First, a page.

721 12th Street
2006- Present: The Office of James Michael Neal, Attorney at Law occupies the entire second floor.
There appears to be no structural or design changes in the second-floor since the building was originally built except a drop ceiling has been constructed in the restroom at the end of the hallway and the steam heat radiators have been removed.
1909-1997: The front half of the second story was occupied by McGaughey & Tohill, Attorneys as a law office. Originally, their offices consisted of a suite of three rooms: the reception room, the library and the consultation room. They were said to be finely furnished with carpets, desk, table, chairs, lights and bookcases. By 1922 the name of the firm was McGaughey, Tohill & McGaughey; in 1941- McGaughey & McGaughey; in 1956 - McGaughey, McGaughey & Henry Attys; and in 1959-1966 McGaughey& McGaughey.
The McGaughey Law Office Building served as the business and legal offices of a prominent, three – generation family of lawyers for approximately 90 years. Founder John Ellsworth McGaughey (1862 to 1937) began his legal practice in Lawrenceville in 1890, and the firm was in continuous existence until the death of his grandson, Guy E. McGaughey, Jr. in 1997. John E. McGaughey's legal practice coincided with the Lawrence County oil boom (1906 to 1930), and he became a well-known oil and gas attorney throughout southern Illinois. He was an important figure in bringing the Indian Refinery Company (later Texaco) to Lawrenceville, its refinery being an economic centerpiece of the community for more than 60 years.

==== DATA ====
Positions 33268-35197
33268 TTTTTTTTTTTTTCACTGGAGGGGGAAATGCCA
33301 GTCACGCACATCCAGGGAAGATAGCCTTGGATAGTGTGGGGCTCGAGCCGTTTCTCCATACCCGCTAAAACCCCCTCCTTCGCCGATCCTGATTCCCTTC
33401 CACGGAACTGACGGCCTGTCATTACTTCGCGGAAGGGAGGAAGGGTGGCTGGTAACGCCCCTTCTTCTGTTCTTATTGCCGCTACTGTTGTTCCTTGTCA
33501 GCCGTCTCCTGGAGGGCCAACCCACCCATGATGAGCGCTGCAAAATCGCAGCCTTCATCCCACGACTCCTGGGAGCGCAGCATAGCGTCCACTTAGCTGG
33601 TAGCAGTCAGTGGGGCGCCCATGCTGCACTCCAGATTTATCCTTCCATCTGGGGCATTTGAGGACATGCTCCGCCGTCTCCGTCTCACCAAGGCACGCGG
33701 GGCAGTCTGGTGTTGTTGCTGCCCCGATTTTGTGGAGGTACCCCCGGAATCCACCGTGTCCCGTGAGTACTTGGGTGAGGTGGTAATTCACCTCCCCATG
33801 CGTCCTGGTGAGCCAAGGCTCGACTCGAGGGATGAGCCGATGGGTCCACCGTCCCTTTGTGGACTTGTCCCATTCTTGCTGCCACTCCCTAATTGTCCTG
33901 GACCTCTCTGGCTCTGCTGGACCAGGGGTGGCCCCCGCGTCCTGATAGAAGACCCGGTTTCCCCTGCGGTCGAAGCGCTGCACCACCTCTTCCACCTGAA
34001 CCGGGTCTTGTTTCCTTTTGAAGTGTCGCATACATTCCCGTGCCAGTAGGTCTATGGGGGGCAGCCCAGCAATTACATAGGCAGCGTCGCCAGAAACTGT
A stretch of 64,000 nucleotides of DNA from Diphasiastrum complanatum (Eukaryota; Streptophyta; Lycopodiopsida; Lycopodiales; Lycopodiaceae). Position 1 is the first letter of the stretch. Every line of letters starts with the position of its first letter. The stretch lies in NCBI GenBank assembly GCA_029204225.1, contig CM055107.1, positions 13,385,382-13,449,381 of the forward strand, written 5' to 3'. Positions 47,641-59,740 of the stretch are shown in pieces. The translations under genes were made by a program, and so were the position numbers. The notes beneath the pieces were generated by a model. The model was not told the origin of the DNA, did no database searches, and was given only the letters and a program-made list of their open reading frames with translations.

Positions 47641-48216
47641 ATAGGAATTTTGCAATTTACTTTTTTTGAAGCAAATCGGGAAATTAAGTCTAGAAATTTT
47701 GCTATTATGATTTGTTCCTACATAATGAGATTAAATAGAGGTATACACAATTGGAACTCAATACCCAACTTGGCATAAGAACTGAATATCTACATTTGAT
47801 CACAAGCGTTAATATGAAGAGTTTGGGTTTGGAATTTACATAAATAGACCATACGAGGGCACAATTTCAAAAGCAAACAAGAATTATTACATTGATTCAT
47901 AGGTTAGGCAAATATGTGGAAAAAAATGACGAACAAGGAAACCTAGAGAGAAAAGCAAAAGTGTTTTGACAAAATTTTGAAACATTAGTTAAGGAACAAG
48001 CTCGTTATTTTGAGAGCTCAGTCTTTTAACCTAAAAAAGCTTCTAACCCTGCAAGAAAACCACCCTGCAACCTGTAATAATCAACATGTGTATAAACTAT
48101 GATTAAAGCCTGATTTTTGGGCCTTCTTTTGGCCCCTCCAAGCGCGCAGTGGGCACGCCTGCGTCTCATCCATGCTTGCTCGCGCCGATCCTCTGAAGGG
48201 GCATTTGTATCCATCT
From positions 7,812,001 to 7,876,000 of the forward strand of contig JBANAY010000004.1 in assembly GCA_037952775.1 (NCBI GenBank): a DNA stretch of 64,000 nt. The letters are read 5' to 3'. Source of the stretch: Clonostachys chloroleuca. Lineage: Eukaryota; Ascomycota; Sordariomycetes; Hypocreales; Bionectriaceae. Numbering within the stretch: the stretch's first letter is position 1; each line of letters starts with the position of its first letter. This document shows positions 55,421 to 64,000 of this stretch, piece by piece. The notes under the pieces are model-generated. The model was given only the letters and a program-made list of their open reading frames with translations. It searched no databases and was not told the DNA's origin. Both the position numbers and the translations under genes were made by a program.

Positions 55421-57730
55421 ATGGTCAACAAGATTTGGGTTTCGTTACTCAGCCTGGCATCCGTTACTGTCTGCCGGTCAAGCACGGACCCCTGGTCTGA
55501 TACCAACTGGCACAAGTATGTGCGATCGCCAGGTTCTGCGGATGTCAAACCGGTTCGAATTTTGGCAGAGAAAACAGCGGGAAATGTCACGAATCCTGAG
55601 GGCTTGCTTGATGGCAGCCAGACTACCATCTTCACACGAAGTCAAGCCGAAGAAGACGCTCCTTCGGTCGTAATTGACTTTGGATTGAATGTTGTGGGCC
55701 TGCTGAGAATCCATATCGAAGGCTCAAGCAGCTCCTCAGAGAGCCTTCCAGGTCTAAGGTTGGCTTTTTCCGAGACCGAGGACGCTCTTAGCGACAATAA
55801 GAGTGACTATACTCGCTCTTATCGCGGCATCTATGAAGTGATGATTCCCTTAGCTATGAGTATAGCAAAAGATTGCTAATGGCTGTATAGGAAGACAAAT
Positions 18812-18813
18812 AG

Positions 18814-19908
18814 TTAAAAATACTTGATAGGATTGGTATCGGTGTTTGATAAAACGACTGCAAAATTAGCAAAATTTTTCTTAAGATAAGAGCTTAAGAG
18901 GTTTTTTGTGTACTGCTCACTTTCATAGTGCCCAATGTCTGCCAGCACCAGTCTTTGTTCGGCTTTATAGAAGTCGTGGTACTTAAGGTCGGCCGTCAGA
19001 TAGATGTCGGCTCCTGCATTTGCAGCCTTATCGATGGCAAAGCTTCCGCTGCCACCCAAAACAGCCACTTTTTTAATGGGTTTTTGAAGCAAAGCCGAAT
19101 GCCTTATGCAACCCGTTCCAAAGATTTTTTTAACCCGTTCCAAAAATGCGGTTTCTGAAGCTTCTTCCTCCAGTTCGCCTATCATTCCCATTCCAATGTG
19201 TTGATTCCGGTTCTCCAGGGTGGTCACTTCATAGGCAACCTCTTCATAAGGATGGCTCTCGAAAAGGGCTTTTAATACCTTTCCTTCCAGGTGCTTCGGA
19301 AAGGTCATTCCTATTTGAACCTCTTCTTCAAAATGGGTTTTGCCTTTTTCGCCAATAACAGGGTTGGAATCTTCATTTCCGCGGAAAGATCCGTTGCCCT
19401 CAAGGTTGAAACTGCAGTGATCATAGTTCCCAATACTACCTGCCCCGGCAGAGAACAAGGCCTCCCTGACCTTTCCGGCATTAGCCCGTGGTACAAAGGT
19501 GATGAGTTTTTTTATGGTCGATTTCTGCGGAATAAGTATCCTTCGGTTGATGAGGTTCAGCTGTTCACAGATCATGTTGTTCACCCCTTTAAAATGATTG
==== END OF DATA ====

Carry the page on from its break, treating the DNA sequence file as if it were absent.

Like his father, Guy E. McGaughey, Sr. (1892 to 1971), became a well-known oil and gas attorney, serving on numerous state and trade commissions. He was also active in Democratic politics, serving two terms as Lawrence County State's Attorney. Guy E. McGaughey, Jr. (1924 to 1997), a graduate of Yale and Northwestern, practiced in his grandfather's law office building until his death. The McGaughey family were prominent members of the Lawrenceville community for over a century, and the law office building was an important location for many legal, political and business affairs during that period.
1909-1956: Through the years the rear part of the second-floor has been rented to other businessmen. When the building was constructed, it was used by Stinson Brothers to sell rugs and clothing. During Jan 1917 P.S. Lewis and H.O Gudgel opened a life insurance agency upstairs. In 1941 Dee Miller Drilling Co., and W. C. McBride Inc. had their offices on the second floor. In 1956 the offices of the Big Four Insurance Association were located on the second floor. At other times, Shaw and Huffman, Attorneys, and Dr. E. M. Cooley also had offices up there.
1908: When the building was built, the second floor had plaster walls and ceiling, and a concrete floor in the office spaces. A synthetic marble tile floor was installed in the hallway of the second-floor. The second story consisted of office spaces and design typical of the 1900 – 192O period. A walk-in vault and specially designed glass fronted bookcases in the library as well as a skylight in the hallway still exist.